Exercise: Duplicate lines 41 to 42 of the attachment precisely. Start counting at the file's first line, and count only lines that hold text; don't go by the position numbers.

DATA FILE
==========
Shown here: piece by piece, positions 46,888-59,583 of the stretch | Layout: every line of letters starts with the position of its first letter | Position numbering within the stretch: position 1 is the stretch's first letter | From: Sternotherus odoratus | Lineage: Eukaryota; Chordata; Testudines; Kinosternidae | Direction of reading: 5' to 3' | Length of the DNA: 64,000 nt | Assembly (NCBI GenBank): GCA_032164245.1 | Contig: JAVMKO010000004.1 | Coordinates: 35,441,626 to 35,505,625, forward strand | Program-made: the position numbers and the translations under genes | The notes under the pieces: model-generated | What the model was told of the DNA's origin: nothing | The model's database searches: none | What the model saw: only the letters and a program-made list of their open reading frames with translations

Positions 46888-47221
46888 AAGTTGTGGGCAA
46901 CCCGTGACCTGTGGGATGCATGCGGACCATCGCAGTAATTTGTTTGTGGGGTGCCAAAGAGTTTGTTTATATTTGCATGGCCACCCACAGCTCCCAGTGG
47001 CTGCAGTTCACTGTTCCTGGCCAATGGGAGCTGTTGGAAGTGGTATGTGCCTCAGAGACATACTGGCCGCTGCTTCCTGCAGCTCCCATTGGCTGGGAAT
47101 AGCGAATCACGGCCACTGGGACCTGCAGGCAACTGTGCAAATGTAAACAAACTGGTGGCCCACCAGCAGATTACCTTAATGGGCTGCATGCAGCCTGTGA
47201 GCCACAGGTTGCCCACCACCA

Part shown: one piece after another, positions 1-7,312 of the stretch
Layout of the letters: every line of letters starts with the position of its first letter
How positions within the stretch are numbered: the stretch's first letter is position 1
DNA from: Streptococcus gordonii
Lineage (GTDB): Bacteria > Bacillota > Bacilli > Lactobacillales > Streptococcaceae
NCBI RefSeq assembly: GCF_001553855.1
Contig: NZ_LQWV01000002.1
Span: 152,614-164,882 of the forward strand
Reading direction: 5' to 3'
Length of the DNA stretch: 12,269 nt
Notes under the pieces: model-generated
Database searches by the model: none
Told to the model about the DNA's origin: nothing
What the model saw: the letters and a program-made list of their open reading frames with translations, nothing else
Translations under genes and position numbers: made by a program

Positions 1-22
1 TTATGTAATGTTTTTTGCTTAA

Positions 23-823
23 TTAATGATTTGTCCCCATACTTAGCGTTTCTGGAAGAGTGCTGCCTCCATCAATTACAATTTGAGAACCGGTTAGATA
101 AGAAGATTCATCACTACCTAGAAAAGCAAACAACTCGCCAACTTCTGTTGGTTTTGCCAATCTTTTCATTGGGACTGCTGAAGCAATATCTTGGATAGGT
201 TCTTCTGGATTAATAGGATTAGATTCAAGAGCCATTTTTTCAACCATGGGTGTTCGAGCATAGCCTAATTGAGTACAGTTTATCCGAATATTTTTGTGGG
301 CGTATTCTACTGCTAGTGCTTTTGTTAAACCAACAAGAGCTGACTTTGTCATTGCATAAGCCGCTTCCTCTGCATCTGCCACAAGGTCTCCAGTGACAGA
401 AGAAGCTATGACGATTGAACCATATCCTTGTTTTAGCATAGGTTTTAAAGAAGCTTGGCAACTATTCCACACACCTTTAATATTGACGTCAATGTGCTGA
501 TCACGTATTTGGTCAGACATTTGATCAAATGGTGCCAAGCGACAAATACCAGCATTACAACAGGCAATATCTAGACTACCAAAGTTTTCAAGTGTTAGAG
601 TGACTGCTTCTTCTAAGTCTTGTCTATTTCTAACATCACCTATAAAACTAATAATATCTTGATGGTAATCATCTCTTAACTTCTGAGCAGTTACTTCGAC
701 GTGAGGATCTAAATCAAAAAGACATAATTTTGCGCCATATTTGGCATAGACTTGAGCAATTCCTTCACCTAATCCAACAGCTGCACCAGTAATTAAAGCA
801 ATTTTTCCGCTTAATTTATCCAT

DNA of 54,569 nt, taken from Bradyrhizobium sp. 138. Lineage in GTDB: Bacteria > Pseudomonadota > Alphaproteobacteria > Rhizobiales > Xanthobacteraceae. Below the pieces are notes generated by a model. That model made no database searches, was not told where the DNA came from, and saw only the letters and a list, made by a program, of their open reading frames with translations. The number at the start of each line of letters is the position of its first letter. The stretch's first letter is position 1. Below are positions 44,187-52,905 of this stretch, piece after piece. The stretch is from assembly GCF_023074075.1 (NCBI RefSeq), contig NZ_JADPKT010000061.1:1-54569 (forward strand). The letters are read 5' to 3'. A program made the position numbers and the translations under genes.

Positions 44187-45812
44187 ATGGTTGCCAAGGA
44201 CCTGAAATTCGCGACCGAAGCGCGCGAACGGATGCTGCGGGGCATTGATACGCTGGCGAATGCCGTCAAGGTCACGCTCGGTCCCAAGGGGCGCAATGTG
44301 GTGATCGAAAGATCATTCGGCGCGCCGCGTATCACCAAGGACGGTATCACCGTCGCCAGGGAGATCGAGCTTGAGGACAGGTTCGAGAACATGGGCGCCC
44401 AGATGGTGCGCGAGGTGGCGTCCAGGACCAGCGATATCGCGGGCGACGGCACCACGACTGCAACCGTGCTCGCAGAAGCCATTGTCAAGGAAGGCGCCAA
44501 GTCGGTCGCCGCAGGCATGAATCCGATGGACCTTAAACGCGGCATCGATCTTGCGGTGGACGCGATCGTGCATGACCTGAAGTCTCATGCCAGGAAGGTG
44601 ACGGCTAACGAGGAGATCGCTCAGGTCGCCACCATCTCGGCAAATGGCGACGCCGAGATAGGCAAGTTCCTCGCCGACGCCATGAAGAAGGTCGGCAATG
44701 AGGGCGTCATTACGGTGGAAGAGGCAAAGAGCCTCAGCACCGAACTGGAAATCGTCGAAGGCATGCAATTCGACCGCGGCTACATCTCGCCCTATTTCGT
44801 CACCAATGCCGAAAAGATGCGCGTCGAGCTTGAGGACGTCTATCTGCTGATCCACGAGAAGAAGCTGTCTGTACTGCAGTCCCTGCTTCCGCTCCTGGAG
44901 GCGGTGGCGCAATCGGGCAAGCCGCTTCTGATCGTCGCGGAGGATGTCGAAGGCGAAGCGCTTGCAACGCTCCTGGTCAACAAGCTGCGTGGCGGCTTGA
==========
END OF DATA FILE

44501 GTCGGTCGCCGCAGGCATGAATCCGATGGACCTTAAACGCGGCATCGATCTTGCGGTGGACGCGATCGTGCATGACCTGAAGTCTCATGCCAGGAAGGTG
44601 ACGGCTAACGAGGAGATCGCTCAGGTCGCCACCATCTCGGCAAATGGCGACGCCGAGATAGGCAAGTTCCTCGCCGACGCCATGAAGAAGGTCGGCAATG